Young father walking with baby carrier on the street

What are the Types of Baby Carriers?

Baby carriers have been around since time immemorial, but with the recent technology and advancements, choices of baby carriers available to you are as wide as ever. The modern-day carriers are a nod to the old classic ones of our past, but they come in more technical designs and are aesthetically pleasing.

There are 4 main types of baby carriers – soft-structured, mei dai, wrap, and sling. With these many choices around, deciding on which one to get can be an overwhelming task, especially because they also come in different sorts of styles and sizes.

To spare you from the trouble, here is a quick comparison overview of each type of baby carrier and their pros and cons.

1. Soft-Structured 

Soft-structured or SSC carriers are the most popular type of baby carriers. They work essentially like a backpack but is usually worn on the front. They have padded straps and thick waistbands connected to the carrier’s whole upper body. It is very appealing to a lot of caregivers as it offers accessibility, convenience, and comfort, all-in-one.

  • Best for:  older newborns, depending on size
  • Material: soft, breathable mesh, additional padding on supporting areas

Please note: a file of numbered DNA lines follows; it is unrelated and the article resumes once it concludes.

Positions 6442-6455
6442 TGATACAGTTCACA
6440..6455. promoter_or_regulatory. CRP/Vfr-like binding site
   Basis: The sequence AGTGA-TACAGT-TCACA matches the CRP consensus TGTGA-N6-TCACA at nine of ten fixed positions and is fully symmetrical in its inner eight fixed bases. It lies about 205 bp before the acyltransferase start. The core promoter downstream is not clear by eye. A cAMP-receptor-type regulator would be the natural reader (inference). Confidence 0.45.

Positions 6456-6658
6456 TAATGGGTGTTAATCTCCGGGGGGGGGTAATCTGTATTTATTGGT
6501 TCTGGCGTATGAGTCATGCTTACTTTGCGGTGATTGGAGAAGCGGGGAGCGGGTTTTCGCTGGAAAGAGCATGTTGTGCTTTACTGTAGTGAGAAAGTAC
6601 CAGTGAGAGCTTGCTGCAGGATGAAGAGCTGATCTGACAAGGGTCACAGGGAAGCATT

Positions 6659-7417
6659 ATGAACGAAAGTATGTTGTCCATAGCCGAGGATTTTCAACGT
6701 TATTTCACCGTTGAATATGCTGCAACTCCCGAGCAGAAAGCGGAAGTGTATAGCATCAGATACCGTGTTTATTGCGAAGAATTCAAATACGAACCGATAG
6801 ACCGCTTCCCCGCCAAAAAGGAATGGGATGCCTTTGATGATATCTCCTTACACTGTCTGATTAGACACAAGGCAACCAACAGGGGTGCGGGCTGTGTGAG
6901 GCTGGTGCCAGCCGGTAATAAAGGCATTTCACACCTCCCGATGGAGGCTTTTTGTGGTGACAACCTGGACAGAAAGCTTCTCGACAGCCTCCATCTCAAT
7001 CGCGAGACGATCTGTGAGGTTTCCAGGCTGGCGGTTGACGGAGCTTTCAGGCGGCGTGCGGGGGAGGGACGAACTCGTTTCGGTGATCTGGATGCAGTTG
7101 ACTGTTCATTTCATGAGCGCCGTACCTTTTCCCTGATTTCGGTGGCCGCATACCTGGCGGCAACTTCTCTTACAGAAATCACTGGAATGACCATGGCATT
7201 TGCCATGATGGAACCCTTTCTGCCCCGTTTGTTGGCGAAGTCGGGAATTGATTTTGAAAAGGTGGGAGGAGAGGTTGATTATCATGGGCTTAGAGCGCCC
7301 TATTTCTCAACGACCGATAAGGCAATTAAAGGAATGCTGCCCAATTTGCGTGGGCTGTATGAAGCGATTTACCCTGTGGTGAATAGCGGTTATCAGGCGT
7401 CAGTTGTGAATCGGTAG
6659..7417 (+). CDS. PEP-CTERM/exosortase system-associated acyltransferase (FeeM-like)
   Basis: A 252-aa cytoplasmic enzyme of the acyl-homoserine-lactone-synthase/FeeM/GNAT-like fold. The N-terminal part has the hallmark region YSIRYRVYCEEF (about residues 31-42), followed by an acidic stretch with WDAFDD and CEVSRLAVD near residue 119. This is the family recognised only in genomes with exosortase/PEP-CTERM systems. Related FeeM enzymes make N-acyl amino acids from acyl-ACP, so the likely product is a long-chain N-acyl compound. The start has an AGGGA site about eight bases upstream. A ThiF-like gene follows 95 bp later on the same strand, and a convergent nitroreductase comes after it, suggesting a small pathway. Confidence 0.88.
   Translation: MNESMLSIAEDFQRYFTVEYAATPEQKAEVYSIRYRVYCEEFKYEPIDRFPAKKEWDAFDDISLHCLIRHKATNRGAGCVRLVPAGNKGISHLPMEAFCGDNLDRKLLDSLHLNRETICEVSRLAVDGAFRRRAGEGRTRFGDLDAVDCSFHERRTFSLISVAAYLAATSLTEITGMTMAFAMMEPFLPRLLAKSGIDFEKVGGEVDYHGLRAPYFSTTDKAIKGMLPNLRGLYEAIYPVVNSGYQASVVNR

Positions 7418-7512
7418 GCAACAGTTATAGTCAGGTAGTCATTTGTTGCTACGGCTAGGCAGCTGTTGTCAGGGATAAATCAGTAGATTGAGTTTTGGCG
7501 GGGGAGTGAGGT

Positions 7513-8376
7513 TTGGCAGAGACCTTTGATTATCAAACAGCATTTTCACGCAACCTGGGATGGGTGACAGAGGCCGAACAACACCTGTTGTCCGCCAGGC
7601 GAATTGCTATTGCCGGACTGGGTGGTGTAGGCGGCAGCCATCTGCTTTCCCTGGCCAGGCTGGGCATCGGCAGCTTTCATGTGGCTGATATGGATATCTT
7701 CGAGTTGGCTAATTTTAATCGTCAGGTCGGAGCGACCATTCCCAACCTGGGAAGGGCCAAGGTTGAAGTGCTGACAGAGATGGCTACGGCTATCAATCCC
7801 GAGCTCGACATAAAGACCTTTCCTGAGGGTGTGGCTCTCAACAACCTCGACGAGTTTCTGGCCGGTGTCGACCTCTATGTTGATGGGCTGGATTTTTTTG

• Easy and quick to put on
  • Offers stability
  • Best weight distribution
  • Problem- free use and very rare product errors
  • Very secure

  • Does not offer optimal flexibility
  • Less suitable for newborn babies.
  • Provides more space between baby and carrier

2. Wrap 

This style is basically a long piece of fabric that wraps around the carrier and baby. It looks like a pouch that holds the baby in front. They usually come with adjustable rings to secure them in place.

  • Best for: newborns and toddlers of any age
  • Material: Knit jersey (ideal for newborns), Gauze (ideal for warm weather), cotton, linen, wool, etc

  • Infinitely adjustable
  • Ideal for snuggling newborns close without much barriers
  • Very flexible and offers wide range of mobilit
  • versatile

  • Hard to learn to use at first and may take some time and practice to master
  • Time consuming to put on
  • Not advisable for bigger babies due to lack of padding and support

3. Sling 

The same as a wrap, they come as a piece of fabric. The loose ends are tied securely to hold the newborn in place. A pair of metal or nylon rings are usually attached to the end with the other threaded through them.

  • Best for: newborns
  • Material: available in a variety of fabrics from cotton to silk.

  • Versatile
  • The long tail can be used in a number of ways such as a nursing cover, sun shade or a blanket for your baby
  • Best for newborns and toddlers who want to be quickly but up and down

  • The long fabric may be tricky and bothersome to navigate in
  • The weight can be uncomfortably distributed because it is only carried from one shoulder

4. Mei Dai  

An alternative to slings, these hybrid baby carriers have uncomplicated shoulder and hip straps, making them extremely easy to put on. Babies can be carried on the hip, front, and back.